The sexual exploitation of boys and young men is a much bigger problem than previously thought according to a new landmark study.
UCL’s analysis of records from 9,042 children and young people affected by child sexual exploitation who were supported by Barnardo’s since 2008 reveals that 1 in 3 (2,986) was male. This is much higher figure than previous national studies have found.
“Male victims have largely been overlooked amid growing interest in child sexual exploitation (CSE) in recent years. This research marks a much needed step away from female centric policy and practice – although it raises many questions that remain to be answered.
“For us, the inclusion of statistical analysis is particularly exciting as it moves beyond a discussion of individual cases only to the identification of overarching similarities and differences between boys and girls affected by CSE. Key examples include the higher rate of reported disabilities among boys than girls and their different pathways into services.
“Crucially, the finding that one in three service users was male highlights the danger in thinking CSE only really affects girls. We hope our study encourages policy-makers, practitioners and the general public to do their utmost to protect vulnerable boys and young men from sexual exploitation.”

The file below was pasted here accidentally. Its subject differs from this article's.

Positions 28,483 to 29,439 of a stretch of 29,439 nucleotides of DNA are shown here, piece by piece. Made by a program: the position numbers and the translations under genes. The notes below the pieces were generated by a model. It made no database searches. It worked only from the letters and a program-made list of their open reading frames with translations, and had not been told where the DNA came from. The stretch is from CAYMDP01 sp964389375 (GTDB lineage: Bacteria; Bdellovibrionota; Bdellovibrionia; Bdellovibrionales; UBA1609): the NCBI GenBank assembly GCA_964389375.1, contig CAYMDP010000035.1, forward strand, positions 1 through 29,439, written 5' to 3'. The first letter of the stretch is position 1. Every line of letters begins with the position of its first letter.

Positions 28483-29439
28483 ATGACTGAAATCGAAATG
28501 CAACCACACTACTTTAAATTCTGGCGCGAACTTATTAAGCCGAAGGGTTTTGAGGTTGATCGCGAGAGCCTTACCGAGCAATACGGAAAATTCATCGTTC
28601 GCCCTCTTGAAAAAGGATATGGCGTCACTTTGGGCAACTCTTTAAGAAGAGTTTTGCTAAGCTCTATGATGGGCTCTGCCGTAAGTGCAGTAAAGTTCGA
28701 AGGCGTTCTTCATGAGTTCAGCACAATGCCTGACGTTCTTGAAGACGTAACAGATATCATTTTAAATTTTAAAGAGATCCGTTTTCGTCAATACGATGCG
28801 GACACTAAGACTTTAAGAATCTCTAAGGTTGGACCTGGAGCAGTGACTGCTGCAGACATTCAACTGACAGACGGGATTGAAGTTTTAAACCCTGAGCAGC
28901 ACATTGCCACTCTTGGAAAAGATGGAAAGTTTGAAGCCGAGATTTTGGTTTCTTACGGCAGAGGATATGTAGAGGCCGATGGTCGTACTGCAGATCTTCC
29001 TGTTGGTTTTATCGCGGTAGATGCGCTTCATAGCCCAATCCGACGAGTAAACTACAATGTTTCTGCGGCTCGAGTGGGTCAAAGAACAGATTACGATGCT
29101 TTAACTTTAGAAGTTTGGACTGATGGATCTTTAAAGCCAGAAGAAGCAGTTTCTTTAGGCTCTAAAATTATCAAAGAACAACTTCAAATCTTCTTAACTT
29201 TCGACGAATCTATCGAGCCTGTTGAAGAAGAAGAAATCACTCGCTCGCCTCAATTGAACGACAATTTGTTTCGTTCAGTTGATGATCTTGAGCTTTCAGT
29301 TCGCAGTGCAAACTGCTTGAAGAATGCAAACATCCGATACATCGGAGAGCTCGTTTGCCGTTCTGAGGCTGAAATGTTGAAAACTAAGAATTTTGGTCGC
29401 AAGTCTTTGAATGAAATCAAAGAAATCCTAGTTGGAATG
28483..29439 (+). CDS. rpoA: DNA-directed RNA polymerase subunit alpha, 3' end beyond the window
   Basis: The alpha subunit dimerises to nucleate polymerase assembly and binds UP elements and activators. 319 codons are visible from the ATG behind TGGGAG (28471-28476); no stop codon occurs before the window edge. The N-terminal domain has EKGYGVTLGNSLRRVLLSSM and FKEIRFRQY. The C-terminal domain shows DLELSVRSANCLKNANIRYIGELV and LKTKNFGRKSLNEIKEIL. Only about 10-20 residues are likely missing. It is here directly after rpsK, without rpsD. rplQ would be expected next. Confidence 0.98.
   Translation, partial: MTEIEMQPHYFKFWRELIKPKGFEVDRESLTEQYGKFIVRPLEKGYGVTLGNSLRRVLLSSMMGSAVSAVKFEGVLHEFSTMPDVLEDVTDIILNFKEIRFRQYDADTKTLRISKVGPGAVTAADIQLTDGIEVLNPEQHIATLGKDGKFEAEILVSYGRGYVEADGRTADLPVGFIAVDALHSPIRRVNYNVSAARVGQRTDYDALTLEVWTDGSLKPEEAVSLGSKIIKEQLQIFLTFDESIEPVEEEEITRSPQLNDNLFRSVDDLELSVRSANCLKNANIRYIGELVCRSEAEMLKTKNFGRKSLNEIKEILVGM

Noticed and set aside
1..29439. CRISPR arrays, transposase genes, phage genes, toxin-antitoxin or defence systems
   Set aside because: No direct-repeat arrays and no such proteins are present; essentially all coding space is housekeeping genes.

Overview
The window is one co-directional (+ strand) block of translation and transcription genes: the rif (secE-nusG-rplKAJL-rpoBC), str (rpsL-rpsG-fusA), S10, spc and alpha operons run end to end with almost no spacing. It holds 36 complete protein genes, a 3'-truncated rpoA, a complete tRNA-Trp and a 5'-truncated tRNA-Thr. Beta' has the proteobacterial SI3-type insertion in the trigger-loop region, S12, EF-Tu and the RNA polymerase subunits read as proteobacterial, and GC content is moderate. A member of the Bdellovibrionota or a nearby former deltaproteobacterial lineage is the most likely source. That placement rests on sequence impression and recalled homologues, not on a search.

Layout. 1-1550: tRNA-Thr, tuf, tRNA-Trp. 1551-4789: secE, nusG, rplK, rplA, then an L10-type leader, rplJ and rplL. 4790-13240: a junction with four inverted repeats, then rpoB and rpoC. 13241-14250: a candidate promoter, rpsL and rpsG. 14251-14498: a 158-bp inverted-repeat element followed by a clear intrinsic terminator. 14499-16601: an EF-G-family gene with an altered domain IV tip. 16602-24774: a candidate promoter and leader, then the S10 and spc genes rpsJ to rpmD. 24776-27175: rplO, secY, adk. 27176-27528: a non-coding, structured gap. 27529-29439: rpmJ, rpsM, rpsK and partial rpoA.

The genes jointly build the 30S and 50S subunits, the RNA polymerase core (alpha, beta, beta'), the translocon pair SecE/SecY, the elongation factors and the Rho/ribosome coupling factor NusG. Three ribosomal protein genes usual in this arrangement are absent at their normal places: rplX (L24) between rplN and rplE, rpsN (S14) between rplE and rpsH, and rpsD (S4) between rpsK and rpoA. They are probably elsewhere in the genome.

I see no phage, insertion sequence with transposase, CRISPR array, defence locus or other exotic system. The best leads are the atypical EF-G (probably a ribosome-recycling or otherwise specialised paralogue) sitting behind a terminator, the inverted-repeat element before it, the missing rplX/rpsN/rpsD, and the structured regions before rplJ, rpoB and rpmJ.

Professionals interviewed by NatCen reported that those dealing with children can be instinctively less protective of boys than girls meaning opportunities to protect boys are missed.
Dr Carol McNaughton Nicholls (NatCen Social Research), said:
“Gender discrimination is at the heart of what makes women and girls more likely to be victims of sexual abuse – including sexual exploitation.
“But from talking to professionals we know that it affects male victims too; not only are they at risk of sexual exploitation, but they are also at risk of being overlooked as victims.
“We need to ensure we understand and address these risks, and protect young people from harm, regardless of gender.”
Barnardo’s is calling for a radical shift in professional attitudes and practice. The charity wants agencies to challenge stereotypical views like these among front-line workers.
In order to better protect children, Barnardo’s believe that all schools should provide high quality, age-appropriate sex and relationship education. This should reflect that boys can be vulnerable to becoming victims, as well as girls.
Three strands of research were conducted, with a report produced for each: